The incidence of unprovoked seizures and occurrence of neurodevelopmental comorbidities in children at the time of their first epileptic seizure and during the subsequent six months
2015 (English)In: Epilepsy Research, ISSN 0920-1211, E-ISSN 1872-6844, Vol. 113, 140-150 p.Article in journal (Refereed) Published
Purpose: To evaluate the incidence of unprovoked seizures in children and the prevalence of related neurodevelopmental comorbidities at the time of the presumed first seizure and six months thereafter. Methods: The medical records of all children (0-18 years of age) seeking medical attention as the result of a first unprovoked seizure between September 1, 2001 and December 31, 2006, and registered in the population-based Stockholm Incidence Registry of Epilepsy (SIRE) were reviewed. Neurodevelopmental comorbidities were evaluated on the basis of the medical records from this first visit and from other healthcare during the following six months. Results: The incidence of unprovoked seizures was between 30 and 204/100,000 person years (n=766) in the different age groups. It was highest among the youngest children and lowest among the 18-year-olds with small gender differences. The most common neurodevelopment comorbidities were developmental delay (22%, CI: 19-25%), speech/language and learning difficulties (23%, CI: 20-26%) and intellectual disability (16%, CI: 13-18%). The types of neurodevelopmental comorbidity varied by age at the time of seizure onset, with cerebral palsy being more common among the 0-5-year-olds, attention deficits among the 6-16-year-olds, and autism and psychiatric diagnosis among the older children. An associated neurodevelopmental comorbidity was more common among those experiencing recurrent than single seizures during follow-up six months from the index seizure (42% versus 66%). In 68% (CI: 64-71%) of the children there was no known or suspected neurodevelopmental comorbidity. Conclusion: The incidence of unprovoked, non-febrile seizures among 0-18-year-olds included in the SIRE was 67/100,000 person-years. Neurodevelopmental comorbidities were common already at the time of onset of the seizure disorder, indicating that neither seizure treatment nor seizures were the underlying cause of other neurodevelopmental symptoms in these patients during the period studied.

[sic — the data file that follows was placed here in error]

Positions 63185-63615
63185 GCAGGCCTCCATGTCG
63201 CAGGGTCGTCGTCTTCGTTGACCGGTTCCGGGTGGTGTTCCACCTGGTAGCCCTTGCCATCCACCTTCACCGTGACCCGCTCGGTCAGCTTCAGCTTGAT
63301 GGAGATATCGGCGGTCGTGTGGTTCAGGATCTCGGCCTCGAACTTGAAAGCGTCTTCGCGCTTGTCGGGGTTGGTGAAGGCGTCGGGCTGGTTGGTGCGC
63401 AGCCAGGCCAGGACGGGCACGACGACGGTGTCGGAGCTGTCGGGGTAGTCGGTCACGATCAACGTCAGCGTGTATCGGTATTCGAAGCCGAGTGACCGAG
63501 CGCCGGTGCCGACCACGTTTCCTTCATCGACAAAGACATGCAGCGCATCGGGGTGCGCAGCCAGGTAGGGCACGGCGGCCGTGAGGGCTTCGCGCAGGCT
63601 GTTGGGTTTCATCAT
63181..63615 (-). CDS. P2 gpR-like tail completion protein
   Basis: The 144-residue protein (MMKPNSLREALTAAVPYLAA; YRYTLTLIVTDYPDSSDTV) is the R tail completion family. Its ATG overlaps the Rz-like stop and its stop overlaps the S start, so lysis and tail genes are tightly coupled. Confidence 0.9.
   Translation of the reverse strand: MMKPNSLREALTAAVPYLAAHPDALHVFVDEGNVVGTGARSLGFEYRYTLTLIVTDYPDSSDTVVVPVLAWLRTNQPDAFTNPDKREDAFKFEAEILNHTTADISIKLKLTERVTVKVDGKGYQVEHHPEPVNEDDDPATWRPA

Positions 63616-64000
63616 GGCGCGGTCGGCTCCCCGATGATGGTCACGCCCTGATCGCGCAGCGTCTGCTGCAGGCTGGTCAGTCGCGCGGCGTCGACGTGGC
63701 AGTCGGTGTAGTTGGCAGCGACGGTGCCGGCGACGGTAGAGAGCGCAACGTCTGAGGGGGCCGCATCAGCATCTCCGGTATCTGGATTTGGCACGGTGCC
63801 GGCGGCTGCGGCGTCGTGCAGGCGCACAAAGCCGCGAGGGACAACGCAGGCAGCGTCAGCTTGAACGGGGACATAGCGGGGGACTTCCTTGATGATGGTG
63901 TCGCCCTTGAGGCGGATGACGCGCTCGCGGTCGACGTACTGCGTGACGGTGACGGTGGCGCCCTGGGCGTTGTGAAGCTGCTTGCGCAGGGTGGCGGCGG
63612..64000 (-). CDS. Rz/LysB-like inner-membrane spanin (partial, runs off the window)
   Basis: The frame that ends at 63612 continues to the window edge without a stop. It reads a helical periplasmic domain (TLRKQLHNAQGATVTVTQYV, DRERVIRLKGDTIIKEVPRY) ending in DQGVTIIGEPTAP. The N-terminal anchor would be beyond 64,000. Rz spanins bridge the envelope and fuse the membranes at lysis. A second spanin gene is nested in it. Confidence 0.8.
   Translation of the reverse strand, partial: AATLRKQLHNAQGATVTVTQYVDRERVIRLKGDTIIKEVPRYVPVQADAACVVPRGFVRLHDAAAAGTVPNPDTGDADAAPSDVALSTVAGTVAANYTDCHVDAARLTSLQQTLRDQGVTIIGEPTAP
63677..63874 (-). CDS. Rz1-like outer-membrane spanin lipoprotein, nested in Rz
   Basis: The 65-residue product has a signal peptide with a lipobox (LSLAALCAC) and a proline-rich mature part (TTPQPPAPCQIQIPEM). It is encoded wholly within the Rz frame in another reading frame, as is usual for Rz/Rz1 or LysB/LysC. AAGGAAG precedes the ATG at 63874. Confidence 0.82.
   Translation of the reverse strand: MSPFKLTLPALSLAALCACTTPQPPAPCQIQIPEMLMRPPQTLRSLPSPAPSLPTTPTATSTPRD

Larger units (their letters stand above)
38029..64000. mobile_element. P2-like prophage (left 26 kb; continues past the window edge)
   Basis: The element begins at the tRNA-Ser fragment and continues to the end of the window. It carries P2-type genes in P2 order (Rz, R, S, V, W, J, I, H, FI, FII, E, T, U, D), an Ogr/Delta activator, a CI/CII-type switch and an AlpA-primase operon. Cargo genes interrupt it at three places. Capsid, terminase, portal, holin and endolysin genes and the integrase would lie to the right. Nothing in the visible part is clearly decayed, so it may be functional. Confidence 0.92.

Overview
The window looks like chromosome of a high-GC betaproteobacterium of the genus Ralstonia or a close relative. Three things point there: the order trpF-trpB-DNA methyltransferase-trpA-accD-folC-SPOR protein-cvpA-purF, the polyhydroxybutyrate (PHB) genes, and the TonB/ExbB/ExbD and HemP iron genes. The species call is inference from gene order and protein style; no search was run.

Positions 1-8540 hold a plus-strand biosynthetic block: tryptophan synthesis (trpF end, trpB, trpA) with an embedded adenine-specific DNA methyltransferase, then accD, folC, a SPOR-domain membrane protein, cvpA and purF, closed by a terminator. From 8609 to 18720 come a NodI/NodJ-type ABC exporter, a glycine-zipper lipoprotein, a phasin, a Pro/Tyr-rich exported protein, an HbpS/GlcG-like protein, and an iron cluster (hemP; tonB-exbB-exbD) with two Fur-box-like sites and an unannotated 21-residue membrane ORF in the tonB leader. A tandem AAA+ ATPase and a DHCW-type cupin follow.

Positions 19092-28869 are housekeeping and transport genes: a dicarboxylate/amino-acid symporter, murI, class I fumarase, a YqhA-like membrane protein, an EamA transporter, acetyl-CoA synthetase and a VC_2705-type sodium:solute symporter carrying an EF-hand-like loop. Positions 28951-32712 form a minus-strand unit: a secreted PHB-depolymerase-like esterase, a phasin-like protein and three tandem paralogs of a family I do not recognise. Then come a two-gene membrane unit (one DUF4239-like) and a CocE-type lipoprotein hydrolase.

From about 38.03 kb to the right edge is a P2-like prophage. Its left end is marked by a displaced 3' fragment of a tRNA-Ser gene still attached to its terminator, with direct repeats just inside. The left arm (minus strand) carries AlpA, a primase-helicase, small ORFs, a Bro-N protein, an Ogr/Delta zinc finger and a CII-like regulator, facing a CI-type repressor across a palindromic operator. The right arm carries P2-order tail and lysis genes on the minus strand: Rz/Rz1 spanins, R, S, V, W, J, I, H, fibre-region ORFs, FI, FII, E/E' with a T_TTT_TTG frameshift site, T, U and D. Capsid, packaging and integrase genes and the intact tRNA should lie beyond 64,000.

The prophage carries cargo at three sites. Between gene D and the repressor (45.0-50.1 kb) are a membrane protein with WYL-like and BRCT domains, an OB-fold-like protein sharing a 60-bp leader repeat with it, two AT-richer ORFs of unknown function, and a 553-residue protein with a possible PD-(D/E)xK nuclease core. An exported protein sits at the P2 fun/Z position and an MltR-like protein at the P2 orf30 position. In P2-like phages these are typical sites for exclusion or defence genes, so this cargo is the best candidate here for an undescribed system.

Place, publisher, year, edition, pages
2015. Vol. 113, 140-150 p.
Seizure, Children, Neurodevelopmental comorbidity, Epidemiology, Cohort, Epilepsy
IdentifiersURN: urn:nbn:se:uu:diva-257627DOI: 10.1016/j.eplepsyres.2015.04.002ISI: 000356113700017PubMedID: 25986201OAI: oai:DiVA.org:uu-257627DiVA: diva2:840891